© Copyright 2010 CorbisCorporationNight Terrors.

Even the name sounds scary, doesn’t it? Well, that’s because it is, for both child and parent alike.

Fortunately for a lot of people, not every child goes through it, I’m told, and I’ve asked around and found that only a small percentage of parents I ask had a clue as to what they were, let alone had their child go through it. Which is good, because it’s frightening as hell.

My parents tell me that I had them as a kid, but was at least a few years old when they came about. Typically, they occur in children from 3 years old to 12 years old.

For us and our little guy, though, it started very early; within the first few months type of early.

For those who may have been lucky enough to not have gone through them, don’t confuse this with bad dreams or nightmares.

Oh, so different.

It can sound like normal crying at first, it can sound like a sudden shriek, but what it becomes is a long, arduous bout of exactly what it sounds like – continuous shrieks and screams of absolute terror from a baby who has only been alive for half a year and shouldn’t have to experience such fear, whatever he’s experiencing.

Seeing your child in pain, fear, etc, is hard enough for any parent, but here’s the thing about night terrors – you can’t do anything about them. You just can’t. The baby is not even awake for them. So, here we are, holding this tiny little guy, who is fast asleep, eyes closed tight, with no notion that you’re there showering him with hugs and love to comfort him, as he cries out in fear over and over again.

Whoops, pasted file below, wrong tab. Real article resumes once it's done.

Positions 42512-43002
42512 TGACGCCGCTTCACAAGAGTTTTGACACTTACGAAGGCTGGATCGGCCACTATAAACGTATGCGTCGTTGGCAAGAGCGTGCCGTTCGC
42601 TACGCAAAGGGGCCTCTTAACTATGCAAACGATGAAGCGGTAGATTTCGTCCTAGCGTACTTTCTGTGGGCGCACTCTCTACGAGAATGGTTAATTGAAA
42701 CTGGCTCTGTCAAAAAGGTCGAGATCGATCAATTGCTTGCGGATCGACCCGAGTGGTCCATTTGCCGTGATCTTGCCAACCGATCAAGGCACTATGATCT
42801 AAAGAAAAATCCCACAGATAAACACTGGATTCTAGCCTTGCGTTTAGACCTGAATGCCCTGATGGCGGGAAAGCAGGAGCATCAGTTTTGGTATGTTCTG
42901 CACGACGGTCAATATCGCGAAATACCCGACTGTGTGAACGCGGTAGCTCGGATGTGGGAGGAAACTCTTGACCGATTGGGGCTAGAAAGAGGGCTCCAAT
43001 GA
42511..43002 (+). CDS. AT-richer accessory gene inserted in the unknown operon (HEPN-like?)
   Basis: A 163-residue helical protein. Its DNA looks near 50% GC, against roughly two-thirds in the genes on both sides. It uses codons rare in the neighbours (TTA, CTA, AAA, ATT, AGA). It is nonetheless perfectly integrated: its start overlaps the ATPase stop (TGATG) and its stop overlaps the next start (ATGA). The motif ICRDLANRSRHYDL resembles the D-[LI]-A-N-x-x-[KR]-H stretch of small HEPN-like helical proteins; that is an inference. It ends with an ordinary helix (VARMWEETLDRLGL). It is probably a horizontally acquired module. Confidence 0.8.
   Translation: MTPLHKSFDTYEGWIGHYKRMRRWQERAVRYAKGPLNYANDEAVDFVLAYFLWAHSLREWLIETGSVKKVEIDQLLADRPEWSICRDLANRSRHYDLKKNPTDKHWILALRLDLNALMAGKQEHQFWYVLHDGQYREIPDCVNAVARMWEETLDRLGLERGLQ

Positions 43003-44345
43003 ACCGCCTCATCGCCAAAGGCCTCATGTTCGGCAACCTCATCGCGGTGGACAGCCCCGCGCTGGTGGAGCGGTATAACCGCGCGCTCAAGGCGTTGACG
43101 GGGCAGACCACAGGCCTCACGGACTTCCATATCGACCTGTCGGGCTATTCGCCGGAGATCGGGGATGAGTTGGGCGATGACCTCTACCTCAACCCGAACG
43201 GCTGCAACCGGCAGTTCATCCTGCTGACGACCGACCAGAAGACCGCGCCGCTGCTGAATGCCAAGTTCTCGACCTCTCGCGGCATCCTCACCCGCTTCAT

It gets even freakier and heart wrenching, when his eyes open a little bit during it, even though he is deep asleep and not even close to awakening. We’ve had night terrors periodically for months now, and last night was the first night I saw his little eyes open during them, while still asleep.

Believe me when I say I have never felt such heartache and helplessness as I did looking into his eyes and seeing the absolute terror on his face as he screamed, knowing there was nothing more we could do but hold him close, shower him with love and let him know we were there for him to come back to.

He’s absolutely inconsolable and unable to awaken and it’s quite scary.

I’ve heard a lot about night terrors, from doctors who say there’s nothing that can be done other than allow him to outgrow it to more metaphysical theories of night terrors as the process of babies experiencing trauma from a past life. When I think of that I just think, my god, if that’s true, what type of horror must my poor little guy have gone through in another life to be this frightened and tortured.

Regardless of what’s behind it, both theories prescribe the only thing that can be done – hold him, love him, let him know you’re there.

It’s the only thing we can do.

As gut wrenching as it is in the meantime, I just hope that one day, when I look back at this entry, I will go ‘wow, remember that?’ because the episodes will have become so far in the past, and he will be sleeping peacefully in the other room.

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